Stress is a normal occurrence and triggers the ‘fight or flight’ hormones and while this was a lifesaver for our hunter-gatherer ancestors, continually triggering this response no longer serves today’s lifestyle. The ‘stress response’ affects digestion when adrenaline is secreted during the ‘fight or flight’ response and energy is diverted from its primary role of the metabolism of nutrients where constant stress causes the digestive system to become inefficient in breaking down food and the absorption of micronutrients. Tell-tale signs are weariness, lethargy and feeling run down.

For example, chronic stress interferes with gastric (digestive) juices so affects how the body absorbs chromium, the essential part of the glucose tolerance factor in digesting carbohydrates. Chromium is an essential mineral (not made by the body) and needs stomach acid to make it soluble before it is absorbed in the small intestine. Dietary sources are found in brewer’s yeast, beef, liver, whole wheat, rye, fresh chillies, oysters, onions, potatoes, tomatoes, wheatgerm, green peppers, eggs, chicken, apples, butter, bananas and spinach.

There are many ways of managing stress.

Over recent years, the practises of mindfulness, meditation and relaxation have gained popularity. They work to break patterns of negative thinking in order to promote calmness and lower the effects of tension, They are all coping strategies. However, with their popularity a  fudging of distinction between the practices has arisen and so, while meditating is relaxing, relaxation isn’t necessarily meditation. To explain,


Mindfulness is a process of non-judgmental observation of thoughts, emotions and sensations as they come and go. Over time, an attitude of curiosity and acceptance is developed, promoting the ability to deal with difficult emotions through strengthening of presence and observation.


Meditation brings awareness to the present and can easily combine with mindfulness, to generate new and healthy perspectives. Thoughts and feelings stay and are examined, the objective being to observe your perceptions and then let go of any associated negative labels, judgements and emotions. With new insight, practitioners work with the mind to forge positive understandings and develop self-compassion.


Relaxation unwinds the mind, shaking off tensions and anxieties in order to release the build-up of stress. The mind-body affect is in action where the way you think affects how you feel and in turn affects the hormonal balance of adrenalin and cortisone.  The objective is to calm the body’s chemical reactions associated with triggering the fight or flight response  thereby promoting physical and emotional well-being.


Try the following simple exercise to experience the effects your own mind-body reactions. Find a quiet spot and sit comfortably,  spending a few moments relaxing and let your imagination to wander. Just be…   see what you see… hear what you hear…. smell what you smell…. and, just feeling what you feel….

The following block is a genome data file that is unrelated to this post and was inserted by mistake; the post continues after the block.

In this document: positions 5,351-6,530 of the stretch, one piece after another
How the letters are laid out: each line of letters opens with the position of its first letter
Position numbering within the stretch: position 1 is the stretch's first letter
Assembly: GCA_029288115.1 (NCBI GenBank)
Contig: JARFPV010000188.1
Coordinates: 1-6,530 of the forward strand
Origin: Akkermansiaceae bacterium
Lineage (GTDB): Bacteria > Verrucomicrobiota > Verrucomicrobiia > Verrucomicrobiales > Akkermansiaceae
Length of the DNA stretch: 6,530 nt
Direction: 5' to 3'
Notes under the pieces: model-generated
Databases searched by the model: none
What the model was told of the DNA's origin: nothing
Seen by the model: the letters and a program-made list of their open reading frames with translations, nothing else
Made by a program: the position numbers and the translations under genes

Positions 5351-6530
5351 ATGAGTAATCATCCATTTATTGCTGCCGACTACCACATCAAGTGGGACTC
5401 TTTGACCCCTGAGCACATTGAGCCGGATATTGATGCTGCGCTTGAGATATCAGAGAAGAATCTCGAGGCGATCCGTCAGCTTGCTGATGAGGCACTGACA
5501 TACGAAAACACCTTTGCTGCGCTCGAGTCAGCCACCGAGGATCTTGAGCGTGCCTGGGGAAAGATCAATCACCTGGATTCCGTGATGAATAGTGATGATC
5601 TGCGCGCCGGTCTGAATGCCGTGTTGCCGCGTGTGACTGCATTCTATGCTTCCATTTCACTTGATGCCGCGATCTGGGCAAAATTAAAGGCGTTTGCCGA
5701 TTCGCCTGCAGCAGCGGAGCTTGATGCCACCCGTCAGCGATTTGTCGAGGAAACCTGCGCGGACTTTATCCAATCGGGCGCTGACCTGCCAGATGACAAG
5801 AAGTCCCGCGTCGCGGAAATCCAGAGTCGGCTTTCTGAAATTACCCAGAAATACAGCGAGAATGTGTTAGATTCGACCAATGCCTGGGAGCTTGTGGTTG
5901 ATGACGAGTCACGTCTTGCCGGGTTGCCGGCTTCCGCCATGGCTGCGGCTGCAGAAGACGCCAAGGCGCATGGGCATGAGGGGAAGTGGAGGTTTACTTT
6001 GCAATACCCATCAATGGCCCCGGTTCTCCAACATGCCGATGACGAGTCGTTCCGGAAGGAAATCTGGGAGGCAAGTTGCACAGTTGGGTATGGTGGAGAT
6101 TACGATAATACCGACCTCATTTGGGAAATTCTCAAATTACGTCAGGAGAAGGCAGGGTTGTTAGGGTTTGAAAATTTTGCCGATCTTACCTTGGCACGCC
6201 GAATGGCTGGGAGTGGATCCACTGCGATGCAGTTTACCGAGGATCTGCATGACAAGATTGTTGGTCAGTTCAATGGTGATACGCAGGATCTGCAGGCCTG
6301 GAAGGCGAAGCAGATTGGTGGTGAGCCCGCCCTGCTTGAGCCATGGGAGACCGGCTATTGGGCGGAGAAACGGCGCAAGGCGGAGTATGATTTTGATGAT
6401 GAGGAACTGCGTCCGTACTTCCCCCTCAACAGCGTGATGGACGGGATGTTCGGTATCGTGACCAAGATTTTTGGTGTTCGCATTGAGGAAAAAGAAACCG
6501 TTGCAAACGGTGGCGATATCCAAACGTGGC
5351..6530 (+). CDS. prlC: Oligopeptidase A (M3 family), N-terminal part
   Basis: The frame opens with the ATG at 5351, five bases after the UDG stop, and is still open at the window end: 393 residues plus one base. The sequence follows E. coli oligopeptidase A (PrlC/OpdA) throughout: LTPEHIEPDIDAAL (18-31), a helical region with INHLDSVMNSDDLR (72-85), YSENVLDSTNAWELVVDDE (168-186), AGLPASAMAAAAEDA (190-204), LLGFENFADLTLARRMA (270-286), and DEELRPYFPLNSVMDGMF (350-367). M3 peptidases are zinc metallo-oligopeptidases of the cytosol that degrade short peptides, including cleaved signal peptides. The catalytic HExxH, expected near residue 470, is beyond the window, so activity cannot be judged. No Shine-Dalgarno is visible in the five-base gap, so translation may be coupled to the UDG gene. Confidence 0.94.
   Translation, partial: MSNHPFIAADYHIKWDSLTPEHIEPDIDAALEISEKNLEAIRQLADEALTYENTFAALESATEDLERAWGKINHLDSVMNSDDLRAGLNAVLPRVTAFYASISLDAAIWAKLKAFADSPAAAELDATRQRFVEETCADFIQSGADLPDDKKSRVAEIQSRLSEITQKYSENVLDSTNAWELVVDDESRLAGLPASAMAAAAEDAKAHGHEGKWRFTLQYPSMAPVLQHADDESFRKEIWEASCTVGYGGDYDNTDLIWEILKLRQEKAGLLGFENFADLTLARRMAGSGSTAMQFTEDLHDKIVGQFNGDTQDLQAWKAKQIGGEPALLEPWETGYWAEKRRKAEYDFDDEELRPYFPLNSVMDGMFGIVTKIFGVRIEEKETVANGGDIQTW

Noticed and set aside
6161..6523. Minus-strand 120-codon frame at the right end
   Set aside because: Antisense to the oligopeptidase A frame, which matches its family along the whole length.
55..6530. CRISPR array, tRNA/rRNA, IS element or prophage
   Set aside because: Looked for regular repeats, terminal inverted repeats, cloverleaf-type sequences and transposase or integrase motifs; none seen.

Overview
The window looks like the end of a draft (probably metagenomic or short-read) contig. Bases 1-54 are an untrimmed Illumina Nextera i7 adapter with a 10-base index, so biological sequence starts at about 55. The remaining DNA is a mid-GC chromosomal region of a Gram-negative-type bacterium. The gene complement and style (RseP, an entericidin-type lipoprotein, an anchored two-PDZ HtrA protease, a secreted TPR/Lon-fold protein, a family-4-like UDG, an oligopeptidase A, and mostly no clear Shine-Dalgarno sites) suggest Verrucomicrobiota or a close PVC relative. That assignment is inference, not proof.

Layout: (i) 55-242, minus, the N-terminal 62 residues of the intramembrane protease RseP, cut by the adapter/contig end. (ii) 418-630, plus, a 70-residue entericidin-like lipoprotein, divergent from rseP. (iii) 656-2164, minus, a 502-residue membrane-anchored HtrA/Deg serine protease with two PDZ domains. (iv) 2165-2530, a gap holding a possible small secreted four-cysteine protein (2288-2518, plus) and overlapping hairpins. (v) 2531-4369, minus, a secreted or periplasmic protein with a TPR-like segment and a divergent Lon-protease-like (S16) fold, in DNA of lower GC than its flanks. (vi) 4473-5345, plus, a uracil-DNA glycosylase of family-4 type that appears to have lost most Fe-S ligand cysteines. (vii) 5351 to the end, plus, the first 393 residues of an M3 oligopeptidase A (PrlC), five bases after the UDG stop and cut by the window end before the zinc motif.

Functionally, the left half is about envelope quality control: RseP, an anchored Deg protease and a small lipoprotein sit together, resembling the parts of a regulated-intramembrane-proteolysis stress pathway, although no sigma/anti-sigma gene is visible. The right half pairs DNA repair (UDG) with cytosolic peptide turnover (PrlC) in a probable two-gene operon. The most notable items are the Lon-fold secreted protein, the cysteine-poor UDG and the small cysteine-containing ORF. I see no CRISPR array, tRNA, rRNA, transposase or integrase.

Think of a time when you felt cold, oh so very cold, walking barefoot on snow and ice; the cold wind howling and hailstones pelting…. The freezing ice burning the soles of your feet as you sway in the icy wind.. the world is white and there is no sound except the howling wind…

Notice how you feel; notice how you breathe; notice posture, muscles, clenching of teeth, goose-pimples, and more..


And just come back to your relaxed, quiet space, noticing what’s around you and how good it feels…



Think of a time when you felt warm, in fact the sun has risen and is hot, so very hot as you walk barefoot on scorching white sands, the breeze is welcome but that is burning, the sunrays reaching down to touch your bare skin… there is no shade…. increasingly heavy… heavy… hot air… no respite… everlasting, intense, breathless heat…


And just come back to your relaxed, quiet space, noticing what’s around you and how good it feels…


Sit back and think. Notice how the different environments affected how you felt and that they  only existed in your mind, your powerful mind.


However, with popularity comes a fudging as to the distinctions between the practices so whilst meditating is relaxing, relaxation isn’t meditation


With practice, using these techniques either individually or combined, produce a general feeling of well-being that can positively benefit many different areas of life including the control of blood pressure and stress hormone levels so also hold the capacity for improved relationships too.


None of the practices are cures but they are effective are coping strategies to calm feelings, reduce tension and stress, and support overall wellness.


Have a go? Try this self-paced 8-week (free) program from Palouse Mindfulness, Mindfulness-Based Stress Reduction.  Stay healthy, stay positive.




Haas, Elson M and Levin, B. (2006) Staying Healthy with Nutrition. 21st Century edn. New York: Ten Speed Press.

Holford, P. (2004) New Optimum Nutrition Bible. 17th edn. London: Piatkus Books Ltd.

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